Networking opens doors to like-minded people and new ideas. Women’s research networks allow them to discuss their research projects, their career goals, and their work-life challenges in a supportive environment. But networks of women have another dimension: they provide a safe space to discuss issues of career and gender. They also allow them to meet successful senior women and find mentors to guide them to new ideas and opportunities.

A meeting of the SheThinks Network, a women’s research network supported by The Asia Foundation in Cambodia. (Photo: The Asia Foundation)

SheThinks

The SheThinks Network, part of The Asia Foundation’s Ponlok Chomnes: Data and Dialogue for Development in Cambodia program, is a women’s research network dedicated to building Cambodia’s research community by tackling the gender disparities that disadvantage women. SheThinks was conceived in February 2021 by 20 women researchers who came together to talk about the challenges facing women researchers and how to overcome them.

Benghong Siela Bossba, a young research assistant at the Cambodia Development Resource Institute who got involved in the program, describes what SheThinks has meant for her:

 

A picture of a young woman in glasses. Profile photo of Benghon Siela Bossba or the Cambodia Development Resource Institute

As a junior researcher, I am still working to define my career path. The SheThinks Network has broadened my insight into my profession as a researcher. It exposes me to other members of the network who have different educational backgrounds and expertise. Listening to their experiences has expanded my understanding of my career and postgraduate education choices. I have also learned a lot from their personal journeys to their chosen careers despite the pressures of traditional gender roles.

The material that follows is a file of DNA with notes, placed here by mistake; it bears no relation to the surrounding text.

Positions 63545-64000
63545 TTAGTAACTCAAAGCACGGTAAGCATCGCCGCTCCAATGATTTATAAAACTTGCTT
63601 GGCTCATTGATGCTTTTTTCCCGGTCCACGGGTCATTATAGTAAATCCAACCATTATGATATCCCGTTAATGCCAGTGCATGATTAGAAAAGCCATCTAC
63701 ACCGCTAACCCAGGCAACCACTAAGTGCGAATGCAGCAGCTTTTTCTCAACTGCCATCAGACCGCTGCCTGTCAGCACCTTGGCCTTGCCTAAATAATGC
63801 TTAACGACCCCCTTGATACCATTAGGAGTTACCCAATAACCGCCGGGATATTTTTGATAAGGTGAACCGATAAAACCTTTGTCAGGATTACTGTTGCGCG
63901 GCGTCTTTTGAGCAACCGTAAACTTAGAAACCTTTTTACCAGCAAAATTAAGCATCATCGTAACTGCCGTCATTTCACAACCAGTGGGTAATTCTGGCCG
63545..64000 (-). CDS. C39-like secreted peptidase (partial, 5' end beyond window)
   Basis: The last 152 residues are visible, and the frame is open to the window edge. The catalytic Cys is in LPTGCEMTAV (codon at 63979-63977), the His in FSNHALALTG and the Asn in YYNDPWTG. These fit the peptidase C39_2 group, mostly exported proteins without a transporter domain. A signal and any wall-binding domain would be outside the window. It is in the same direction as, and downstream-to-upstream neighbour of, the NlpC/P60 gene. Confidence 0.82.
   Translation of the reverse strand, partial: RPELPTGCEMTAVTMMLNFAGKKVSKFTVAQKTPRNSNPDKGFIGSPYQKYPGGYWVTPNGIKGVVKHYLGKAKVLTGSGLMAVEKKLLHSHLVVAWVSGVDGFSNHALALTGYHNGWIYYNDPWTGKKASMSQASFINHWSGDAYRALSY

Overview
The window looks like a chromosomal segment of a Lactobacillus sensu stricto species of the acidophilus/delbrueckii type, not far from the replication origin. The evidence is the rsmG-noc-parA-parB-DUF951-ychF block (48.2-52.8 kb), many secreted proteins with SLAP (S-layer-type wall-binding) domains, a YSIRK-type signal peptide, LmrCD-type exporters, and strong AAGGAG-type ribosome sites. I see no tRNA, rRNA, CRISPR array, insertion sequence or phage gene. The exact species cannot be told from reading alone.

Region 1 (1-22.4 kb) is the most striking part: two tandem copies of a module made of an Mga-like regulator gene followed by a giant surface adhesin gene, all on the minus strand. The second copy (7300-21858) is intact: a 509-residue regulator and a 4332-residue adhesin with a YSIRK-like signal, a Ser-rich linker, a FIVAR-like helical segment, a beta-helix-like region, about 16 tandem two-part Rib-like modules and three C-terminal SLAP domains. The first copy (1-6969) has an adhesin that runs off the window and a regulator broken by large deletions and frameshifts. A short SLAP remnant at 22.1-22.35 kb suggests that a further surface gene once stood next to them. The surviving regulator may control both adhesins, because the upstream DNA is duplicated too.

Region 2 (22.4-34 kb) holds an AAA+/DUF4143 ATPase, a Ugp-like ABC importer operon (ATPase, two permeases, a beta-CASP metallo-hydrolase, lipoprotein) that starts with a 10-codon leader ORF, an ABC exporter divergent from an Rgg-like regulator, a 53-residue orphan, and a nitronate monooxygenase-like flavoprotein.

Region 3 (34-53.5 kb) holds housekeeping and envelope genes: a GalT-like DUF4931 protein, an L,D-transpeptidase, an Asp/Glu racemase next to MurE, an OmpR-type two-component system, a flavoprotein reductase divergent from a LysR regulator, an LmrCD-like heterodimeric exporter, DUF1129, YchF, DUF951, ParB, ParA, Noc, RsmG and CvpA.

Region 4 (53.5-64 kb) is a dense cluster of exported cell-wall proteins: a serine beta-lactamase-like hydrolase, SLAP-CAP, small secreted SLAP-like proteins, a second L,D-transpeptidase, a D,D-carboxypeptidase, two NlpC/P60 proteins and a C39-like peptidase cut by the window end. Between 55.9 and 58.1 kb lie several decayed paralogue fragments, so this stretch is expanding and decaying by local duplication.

In addition to career advice and support, SheThinks provides information about scholarships, workshops, and training. Originally conceived as an informal network, SheThinks convenes on Telegram, a mobile messaging app that is popular in Cambodia. The SheThinks Telegram group hosts meetings every three months for like-minded peers to share their challenges, opportunities, and aspirations.

SheThinks has also been rolling out some new features, including a speaker series that features both men and women with inspiring insights for young researchers, a menu of short training courses, and a blog and podcast series in which members share their frustrations as women researchers, and their stories of inspiration and success.

SheThinks Network is made possible through the generous support of Australia’s Department of Foreign Affairs and Trade (DFAT).

Sry Bopharath is a program officer for The Asia Foundation in Cambodia. She can be reached at [email protected]. The views and opinions expressed here are those of the author, not those of The Asia Foundation.

Related locations: Cambodia
Related programs: Women's Empowerment and Gender Equality